To start a week in which I’m doing me as well as covering down in part or in whole for three other people, I arrived at the office this morning to discover that it was also new cubicle day. I’d made as much peace as possible with the fact that we’re pissing away money redesigning and reconstructing an office that is only five years old, but due to the general delays and slow-motion progress of all government sponsored design and construction projects, I’d mostly written off the whole exercise as something that would probably never see the light of day. In one of those rare bits of accomplishment, though, this is the week we start shuffling underlings so we can build more offices for our increasingly deep multi-level management structure.
I’ve lost count of the number of reorganizations, restructurings, rightsizings, drawdowns, plus-ups, or other periods of office growth or detriment I’ve lived through in the last fourteen years. One a year sounds like a pretty likely number, though. One or two of them may have been reasonably well thought out. The rest, the lion’s share, are slapdash affairs dreamt up with approximately a ninth grade level of academic rigor. That’s fine. Ours is not to reason why and all that.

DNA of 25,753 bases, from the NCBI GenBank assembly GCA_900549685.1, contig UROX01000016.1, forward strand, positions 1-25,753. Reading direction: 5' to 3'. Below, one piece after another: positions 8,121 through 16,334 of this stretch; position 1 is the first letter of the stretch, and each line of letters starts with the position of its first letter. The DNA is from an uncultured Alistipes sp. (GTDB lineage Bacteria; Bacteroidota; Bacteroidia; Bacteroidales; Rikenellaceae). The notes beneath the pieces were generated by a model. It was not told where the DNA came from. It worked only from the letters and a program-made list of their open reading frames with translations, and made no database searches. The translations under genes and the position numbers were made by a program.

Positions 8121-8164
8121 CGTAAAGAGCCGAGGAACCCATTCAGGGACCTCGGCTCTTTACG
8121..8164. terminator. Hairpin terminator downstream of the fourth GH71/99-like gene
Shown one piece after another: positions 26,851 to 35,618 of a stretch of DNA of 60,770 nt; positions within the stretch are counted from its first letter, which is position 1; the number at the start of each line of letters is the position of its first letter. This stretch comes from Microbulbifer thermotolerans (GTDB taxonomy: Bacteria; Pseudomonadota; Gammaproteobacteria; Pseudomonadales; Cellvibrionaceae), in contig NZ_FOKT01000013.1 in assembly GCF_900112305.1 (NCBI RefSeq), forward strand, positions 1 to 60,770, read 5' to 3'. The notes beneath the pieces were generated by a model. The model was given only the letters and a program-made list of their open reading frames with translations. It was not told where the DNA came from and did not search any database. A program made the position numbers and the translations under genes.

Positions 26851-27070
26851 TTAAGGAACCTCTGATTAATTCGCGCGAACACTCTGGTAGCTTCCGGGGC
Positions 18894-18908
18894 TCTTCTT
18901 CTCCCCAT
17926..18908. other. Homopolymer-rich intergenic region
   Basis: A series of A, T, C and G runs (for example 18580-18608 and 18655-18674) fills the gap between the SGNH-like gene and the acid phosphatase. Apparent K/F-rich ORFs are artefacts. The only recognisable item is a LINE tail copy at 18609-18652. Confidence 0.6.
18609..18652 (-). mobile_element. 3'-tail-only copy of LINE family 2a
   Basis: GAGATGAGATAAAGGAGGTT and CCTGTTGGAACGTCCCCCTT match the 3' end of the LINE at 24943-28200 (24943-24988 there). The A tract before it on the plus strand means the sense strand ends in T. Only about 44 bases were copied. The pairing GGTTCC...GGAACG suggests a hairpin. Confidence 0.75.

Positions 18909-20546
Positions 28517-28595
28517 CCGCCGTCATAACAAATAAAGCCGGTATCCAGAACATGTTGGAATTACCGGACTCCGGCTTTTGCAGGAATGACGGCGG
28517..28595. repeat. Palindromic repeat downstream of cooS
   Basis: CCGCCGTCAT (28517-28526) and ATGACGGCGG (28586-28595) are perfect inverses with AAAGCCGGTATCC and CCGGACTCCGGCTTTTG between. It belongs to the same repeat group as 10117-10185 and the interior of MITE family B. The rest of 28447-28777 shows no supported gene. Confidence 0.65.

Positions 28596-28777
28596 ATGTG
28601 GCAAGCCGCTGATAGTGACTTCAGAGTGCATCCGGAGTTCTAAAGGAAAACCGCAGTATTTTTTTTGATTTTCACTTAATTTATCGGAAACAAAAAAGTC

Today marked my fourth cubicle move in as many years. Each move marks a progressively less desirable location as the ranks of management swell and the number of line personnel decrease. Hard to believe anyone ever accused headquarters organizations of being top heavy. My new cell away from home doesn’t have a working phone yet. The storage cabinets haven’t arrived yet it’s missing three wall panels, but at least there are no windows and no outside electronic devices allowed. The great irony is the powers that be are in a dead rush to fill this space so they can immediately begin construction inside that same area. By some truly bureaucratic feat of logic, someone decided that building out four private offices would be best accomplished by first filling all other parts of the room to capacity and then beginning the cutting, drilling, and hammering. It’s the kind of thing I wish I had to make up.
If I somehow don’t manage to lose what small sliver of my mind remains somewhat same between now and the end of the year, I will quite simply consider it miraculous beyond words. Alas, it’s truly just another day serving our increasingly crazy Uncle.